representing bio-system’s survival probability \(P\), given in terms of joint PDF (probability density function) \(p\). Due to biosystem’s high dimensionality, it is not practical to assess \({p}_{{X}_{T}^{\max },{Y}_{T}^{\max },{Z}_{T}^{\max },\ldots }\) directly. When either of key component \(X\left(t\right)\) exceeds \({\eta }_{X}\), or \(Y\left(t\right)\) exceeds \({\eta }_{Y}\), or \(Z\left(t\right)\) exceeds \({\eta }_{Z}\), etc., biosystem is viewed as having instantly failed or entered in a state of hazard. Fixed hazard/failure levels \({\eta }_{X}\), \({\eta }_{Y}\), \({\eta }_{Z}\),… being individually set for each 1D (1-dimensional) biosystem’s component. The latter target biosystem survival probability \(P\) is needed to assess biosystem’s expected lifetime. Bio-system’s 1D key components \(X,Y,Z,\ldots\) being now re-scaled as well as non-dimensionalized:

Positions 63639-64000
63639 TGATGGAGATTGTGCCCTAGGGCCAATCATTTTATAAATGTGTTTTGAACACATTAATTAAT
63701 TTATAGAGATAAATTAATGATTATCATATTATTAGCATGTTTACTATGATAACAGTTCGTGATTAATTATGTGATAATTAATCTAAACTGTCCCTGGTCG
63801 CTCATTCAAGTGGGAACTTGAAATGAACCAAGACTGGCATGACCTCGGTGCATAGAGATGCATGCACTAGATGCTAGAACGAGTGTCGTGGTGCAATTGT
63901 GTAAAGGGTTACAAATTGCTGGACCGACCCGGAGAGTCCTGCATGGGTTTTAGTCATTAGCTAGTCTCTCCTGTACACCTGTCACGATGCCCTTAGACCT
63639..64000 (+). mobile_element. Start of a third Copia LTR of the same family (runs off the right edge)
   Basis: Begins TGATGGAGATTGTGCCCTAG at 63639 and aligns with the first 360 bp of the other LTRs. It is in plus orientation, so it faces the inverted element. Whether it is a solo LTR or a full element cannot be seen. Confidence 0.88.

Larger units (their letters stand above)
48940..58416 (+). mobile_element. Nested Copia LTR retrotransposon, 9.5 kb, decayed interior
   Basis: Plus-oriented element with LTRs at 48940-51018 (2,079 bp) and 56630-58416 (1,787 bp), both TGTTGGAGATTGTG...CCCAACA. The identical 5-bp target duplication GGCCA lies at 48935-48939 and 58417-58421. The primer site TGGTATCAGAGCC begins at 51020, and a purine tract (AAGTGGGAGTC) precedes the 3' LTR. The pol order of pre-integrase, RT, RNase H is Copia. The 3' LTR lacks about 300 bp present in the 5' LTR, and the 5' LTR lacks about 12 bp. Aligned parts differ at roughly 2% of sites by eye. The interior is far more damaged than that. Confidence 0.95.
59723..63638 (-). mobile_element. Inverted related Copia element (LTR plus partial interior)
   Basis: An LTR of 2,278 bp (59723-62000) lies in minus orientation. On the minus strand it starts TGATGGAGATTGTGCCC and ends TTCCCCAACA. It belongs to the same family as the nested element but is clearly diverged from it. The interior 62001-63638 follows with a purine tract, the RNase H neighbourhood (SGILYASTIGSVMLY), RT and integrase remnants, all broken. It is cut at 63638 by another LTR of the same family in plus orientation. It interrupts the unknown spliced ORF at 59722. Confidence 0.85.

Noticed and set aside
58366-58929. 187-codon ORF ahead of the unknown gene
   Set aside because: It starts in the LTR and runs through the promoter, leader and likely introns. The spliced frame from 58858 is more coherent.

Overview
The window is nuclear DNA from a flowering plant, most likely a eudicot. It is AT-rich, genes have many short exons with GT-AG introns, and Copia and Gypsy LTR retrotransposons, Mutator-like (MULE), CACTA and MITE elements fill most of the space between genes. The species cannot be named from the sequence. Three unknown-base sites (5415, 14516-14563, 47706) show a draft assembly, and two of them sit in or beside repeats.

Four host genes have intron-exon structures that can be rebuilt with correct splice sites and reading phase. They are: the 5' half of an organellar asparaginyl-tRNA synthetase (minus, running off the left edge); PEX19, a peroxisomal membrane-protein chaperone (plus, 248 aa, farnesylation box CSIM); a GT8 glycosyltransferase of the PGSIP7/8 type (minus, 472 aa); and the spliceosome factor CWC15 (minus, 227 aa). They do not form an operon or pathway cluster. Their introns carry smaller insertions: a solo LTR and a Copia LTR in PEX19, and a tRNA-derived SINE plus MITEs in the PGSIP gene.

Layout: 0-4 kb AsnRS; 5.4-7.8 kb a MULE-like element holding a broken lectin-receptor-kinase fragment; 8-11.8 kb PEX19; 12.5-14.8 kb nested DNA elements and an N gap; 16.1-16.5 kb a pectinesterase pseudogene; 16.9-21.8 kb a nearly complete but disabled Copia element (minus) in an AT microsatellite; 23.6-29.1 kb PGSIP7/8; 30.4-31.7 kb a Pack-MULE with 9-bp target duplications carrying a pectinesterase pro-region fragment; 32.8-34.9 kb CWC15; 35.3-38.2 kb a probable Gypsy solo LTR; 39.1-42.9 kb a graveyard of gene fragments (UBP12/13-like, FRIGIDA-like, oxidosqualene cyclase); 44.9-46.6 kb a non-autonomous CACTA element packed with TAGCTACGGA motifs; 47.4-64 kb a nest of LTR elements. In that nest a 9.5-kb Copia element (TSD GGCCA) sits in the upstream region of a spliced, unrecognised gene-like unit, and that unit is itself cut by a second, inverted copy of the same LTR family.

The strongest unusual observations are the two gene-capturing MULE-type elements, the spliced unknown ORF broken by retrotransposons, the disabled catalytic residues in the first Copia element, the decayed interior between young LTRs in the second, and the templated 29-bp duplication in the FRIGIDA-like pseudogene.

$$X\to \frac{X}{{\eta }_{X}},Y\to \frac{Y}{{\eta }_{Y}},Z\to \frac{Z}{{\eta }_{Z}},\ldots$$

making all bio-system key components non-dimensional, having identical failure/hazard limits, equal to 1. Synthetic temporally non-decreasing vector being now created by merging/coalescing biosystem component’s local maxima into 1D combined system vector \(\vec{R}=\left({R}_{1},{R}_{2},\ldots ,{R}_{N}\right)\) coherent with corresponding combined temporal vector \({t}_{1}\le \ldots \le {t}_{N}\), \(N\le {N}_{X}+{N}_{Y}+{N}_{Z}+\ldots\). Each biosystem’s key component local maxima, constituting vector \({R}_{j}\) being actually observed within biosystem temporal record, occurring within either \(X\left(t\right)\) or \(Y\left(t\right)\), or \(Z\left(t\right)\) or other biosystem’s components. Constructed synthetic \(\vec{R}\)-vector has 0 data loss.

Now temporally non-decreasing synthetic vector \(\vec{R}\), along with its corresponding component’s occurrence time instants \({t}_{1}\le \ldots \le {t}_{N}\), have been now fully introduced11,12,13.